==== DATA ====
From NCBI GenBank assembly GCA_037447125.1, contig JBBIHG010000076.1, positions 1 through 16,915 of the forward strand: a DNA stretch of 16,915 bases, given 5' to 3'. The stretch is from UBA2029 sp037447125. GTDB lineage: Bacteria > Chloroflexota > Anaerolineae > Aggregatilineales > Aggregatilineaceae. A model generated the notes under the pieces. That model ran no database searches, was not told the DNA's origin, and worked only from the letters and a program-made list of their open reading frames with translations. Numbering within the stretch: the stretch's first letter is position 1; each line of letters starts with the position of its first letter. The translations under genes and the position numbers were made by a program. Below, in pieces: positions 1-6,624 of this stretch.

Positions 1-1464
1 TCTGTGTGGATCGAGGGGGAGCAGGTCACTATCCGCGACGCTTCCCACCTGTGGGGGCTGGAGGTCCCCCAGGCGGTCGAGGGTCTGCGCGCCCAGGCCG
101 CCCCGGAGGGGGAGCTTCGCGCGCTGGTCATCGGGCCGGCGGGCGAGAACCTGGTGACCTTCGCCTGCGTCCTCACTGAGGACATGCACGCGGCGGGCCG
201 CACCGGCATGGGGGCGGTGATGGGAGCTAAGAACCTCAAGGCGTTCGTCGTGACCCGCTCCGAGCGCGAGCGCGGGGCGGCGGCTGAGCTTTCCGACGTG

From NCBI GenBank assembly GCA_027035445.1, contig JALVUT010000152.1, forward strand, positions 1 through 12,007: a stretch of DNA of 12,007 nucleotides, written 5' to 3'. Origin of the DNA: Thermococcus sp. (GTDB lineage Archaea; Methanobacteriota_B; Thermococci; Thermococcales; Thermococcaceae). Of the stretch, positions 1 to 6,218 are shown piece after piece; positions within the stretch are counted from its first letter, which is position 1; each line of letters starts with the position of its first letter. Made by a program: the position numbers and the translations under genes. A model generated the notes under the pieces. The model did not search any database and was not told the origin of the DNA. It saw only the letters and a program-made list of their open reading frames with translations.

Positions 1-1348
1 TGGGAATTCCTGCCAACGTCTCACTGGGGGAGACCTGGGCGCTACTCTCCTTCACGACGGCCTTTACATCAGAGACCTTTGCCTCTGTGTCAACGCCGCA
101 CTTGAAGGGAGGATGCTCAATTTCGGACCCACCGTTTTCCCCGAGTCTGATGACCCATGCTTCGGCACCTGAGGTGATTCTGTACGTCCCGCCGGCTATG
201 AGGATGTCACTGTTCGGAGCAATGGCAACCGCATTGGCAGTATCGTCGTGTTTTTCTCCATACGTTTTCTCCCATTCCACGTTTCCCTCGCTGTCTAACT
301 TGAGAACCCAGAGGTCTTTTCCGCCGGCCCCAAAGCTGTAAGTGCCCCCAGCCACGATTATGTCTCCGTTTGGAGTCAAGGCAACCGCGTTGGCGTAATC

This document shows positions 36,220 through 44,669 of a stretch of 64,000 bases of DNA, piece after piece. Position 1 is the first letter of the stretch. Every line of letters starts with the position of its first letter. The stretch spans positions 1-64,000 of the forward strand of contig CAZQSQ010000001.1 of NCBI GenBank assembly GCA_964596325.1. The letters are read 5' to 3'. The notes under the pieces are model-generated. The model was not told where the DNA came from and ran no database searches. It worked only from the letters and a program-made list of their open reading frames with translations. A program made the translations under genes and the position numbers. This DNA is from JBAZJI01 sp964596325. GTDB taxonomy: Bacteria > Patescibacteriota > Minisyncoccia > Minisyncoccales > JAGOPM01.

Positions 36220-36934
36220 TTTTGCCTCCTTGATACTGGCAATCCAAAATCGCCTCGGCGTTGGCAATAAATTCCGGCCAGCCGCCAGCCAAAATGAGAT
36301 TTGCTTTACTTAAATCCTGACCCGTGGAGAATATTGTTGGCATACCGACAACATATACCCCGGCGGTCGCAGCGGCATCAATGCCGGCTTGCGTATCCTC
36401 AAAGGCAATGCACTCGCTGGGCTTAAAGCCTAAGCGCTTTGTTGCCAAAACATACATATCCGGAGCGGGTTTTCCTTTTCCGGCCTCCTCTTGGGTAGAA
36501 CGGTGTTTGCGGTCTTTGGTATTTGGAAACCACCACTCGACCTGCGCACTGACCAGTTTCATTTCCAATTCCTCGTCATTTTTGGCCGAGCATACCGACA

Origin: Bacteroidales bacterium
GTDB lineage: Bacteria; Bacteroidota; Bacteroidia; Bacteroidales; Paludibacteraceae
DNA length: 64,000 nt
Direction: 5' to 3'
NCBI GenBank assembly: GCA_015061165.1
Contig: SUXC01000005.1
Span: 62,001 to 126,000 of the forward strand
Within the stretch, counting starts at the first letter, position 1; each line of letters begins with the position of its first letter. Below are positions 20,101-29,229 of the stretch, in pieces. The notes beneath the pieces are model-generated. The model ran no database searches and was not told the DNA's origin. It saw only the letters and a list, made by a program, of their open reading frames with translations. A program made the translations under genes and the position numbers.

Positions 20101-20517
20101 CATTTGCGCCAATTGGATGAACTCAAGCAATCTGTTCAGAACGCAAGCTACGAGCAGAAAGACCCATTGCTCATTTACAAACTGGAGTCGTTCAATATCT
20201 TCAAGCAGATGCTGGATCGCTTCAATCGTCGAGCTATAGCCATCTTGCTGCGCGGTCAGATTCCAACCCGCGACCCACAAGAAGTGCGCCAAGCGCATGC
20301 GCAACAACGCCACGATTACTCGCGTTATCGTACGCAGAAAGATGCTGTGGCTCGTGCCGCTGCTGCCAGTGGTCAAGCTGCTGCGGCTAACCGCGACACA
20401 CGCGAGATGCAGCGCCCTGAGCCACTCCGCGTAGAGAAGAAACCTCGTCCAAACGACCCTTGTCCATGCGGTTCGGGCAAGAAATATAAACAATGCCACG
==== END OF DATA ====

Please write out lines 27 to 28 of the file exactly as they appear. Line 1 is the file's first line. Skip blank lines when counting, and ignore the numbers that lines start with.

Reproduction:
20101 CATTTGCGCCAATTGGATGAACTCAAGCAATCTGTTCAGAACGCAAGCTACGAGCAGAAAGACCCATTGCTCATTTACAAACTGGAGTCGTTCAATATCT
20201 TCAAGCAGATGCTGGATCGCTTCAATCGTCGAGCTATAGCCATCTTGCTGCGCGGTCAGATTCCAACCCGCGACCCACAAGAAGTGCGCCAAGCGCATGC